Man accepts plea deal for lesser charge in death of 11-year-old hit, killed at bus stop


Billy Roger Bailey (WGHP)

FORSYTH COUNTY, N.C. — Billy Roger Bailey, a man charged with involuntary manslaughter after he hit and killed 11-year-old Hasani Wesley at a school bus stop in 2012, pleaded guilty on Monday morning to misdemeanor death by motor vehicle in Forsyth Superior Court.

The plea deal comes two months after a judge declared a mistrial while a jury was deliberating charges against Bailey of involuntary manslaughter and other charges related to the death of Wesley, a sixth-grader at East Forsyth Middle School, on Dec. 19, 2012, who was killed while crossing the southbound lane of Old Hollow Road on his way to catch a school bus.

Bailey will serve 30 days in jail and will be on probation for 30 months. He will also be required to perform 240 hours of community service. He was given a 60-day suspended sentence, meaning if he violates his probation, he could be sent to jail for the additional 30 days.

Bailey was driving south on Old Hollow Road in his 1999 Jeep Cherokee and hit Hasani around 6:50 a.m. that morning.

Hasani had missed the school bus, which turned around to pick him up.

Hasani Wesley (WGHP)

Hasani Wesley (WGHP)

On Monday, the prosecution revealed details from 4,000 pages of new evidence that surfaced during the prior trial.

The bus driver, Stephanie Fulton, was terminated by WSFC in 2008 after traffic violations including running a stop sign, crashing into another school bus and driving 10 mph over the speed limit.

The school system hired her again 6 months after she was terminated.

According to court documents, Hasani’s friends say he missed the bus and asked the bus driver to come back. She returned, meaning Hasani had to cross the road to board the bus.

This change was a violation of school policy, according to the court documents.

Rhonda Fleming, the former transportation director with Winston-Salem/Forsyth County Schools, was accused of interacting with employees and witnesses.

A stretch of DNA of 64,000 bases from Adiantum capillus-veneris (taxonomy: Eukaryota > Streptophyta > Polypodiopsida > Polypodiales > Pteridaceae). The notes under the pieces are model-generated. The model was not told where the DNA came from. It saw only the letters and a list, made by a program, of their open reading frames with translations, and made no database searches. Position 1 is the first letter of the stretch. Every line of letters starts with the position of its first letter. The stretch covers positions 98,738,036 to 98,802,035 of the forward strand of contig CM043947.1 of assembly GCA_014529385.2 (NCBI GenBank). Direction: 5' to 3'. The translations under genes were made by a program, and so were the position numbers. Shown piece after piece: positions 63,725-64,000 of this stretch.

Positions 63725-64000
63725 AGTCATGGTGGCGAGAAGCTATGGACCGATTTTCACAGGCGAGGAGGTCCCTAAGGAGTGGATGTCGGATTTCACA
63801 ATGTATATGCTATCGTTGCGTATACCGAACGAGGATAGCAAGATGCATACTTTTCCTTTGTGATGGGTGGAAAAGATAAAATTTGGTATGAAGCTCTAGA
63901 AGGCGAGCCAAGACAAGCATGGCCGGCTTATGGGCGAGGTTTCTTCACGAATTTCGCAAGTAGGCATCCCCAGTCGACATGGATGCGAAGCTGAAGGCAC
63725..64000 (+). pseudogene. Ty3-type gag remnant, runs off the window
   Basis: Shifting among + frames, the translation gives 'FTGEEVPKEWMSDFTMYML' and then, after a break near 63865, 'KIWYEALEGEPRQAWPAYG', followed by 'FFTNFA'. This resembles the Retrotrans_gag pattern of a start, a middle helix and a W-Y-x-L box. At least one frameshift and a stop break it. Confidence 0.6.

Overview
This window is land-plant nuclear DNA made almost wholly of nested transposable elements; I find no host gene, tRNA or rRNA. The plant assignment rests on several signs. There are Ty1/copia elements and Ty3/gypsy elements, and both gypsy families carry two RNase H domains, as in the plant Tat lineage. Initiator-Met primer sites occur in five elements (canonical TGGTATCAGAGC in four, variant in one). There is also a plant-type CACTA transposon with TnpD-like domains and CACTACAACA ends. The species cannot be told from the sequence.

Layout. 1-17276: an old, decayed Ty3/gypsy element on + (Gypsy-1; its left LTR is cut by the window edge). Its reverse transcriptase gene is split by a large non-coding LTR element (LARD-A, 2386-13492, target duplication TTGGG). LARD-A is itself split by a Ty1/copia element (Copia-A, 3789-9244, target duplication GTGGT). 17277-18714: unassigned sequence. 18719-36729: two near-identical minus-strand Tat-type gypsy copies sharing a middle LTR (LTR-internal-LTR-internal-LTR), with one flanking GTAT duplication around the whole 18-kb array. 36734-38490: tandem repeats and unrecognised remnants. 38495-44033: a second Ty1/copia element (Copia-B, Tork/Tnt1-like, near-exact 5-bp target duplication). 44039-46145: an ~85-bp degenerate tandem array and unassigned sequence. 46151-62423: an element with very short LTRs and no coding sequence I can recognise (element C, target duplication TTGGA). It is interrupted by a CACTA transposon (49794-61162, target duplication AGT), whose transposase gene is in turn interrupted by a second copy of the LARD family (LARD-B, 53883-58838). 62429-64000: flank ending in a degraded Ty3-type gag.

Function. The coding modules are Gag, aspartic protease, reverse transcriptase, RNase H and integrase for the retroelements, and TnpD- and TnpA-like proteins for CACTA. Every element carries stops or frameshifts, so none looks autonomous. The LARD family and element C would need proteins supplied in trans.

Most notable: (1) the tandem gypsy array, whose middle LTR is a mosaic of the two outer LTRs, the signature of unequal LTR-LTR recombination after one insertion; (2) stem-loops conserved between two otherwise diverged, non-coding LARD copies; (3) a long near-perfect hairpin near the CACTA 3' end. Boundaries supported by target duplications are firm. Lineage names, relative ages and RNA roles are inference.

It’s unclear if the red lights were activated on the bus.

Odina Wesley in court on Monday (WGHP)

Odina Wesley in court on Monday (WGHP)

Wesley’s mother took the stand on Monday and described her son as “athletic,” and involved in football and karate. She described the day he was hit as an “out of body experience.” Two friends came to her door to tell her Hasani had been hit.

Odina Wesley, who is a nurse, responded to the scene and “turned him correctly to preserve his spine.” She also administered CPR.

Wesley claims no one else at the scene attempted to administer CPR or help her. She said she believes they were afraid to help.


Odina Wesley in court on Monday (WGHP)

Hasani Wesley never regained consciousness.

Odina Wesley described Hasani as her “best friend” and the “love of her life.” She said she cries for her baby “every day.”

Odina Wesley said she believes the plea deal is “discourteous and disrespectful” to the family,” saying it sends the message that you can run a stopped school bus sign, kill a child and only get a slap on the wrist.

The jury had deliberated seven hours over two days in April when Judge Ronald Spivey of Forsyth Superior Court declared a mistrial after Forsyth County prosecutors said they had discovered new evidence. Spivey said in court that the evidence would not have ordinarily been filed with the District Attorney’s office or with any law enforcement.

Forsyth County District Attorney Jim O’Neill said in court that his office investigated the new information and determined that it could be evidence that would be required to be turned over to the defense.


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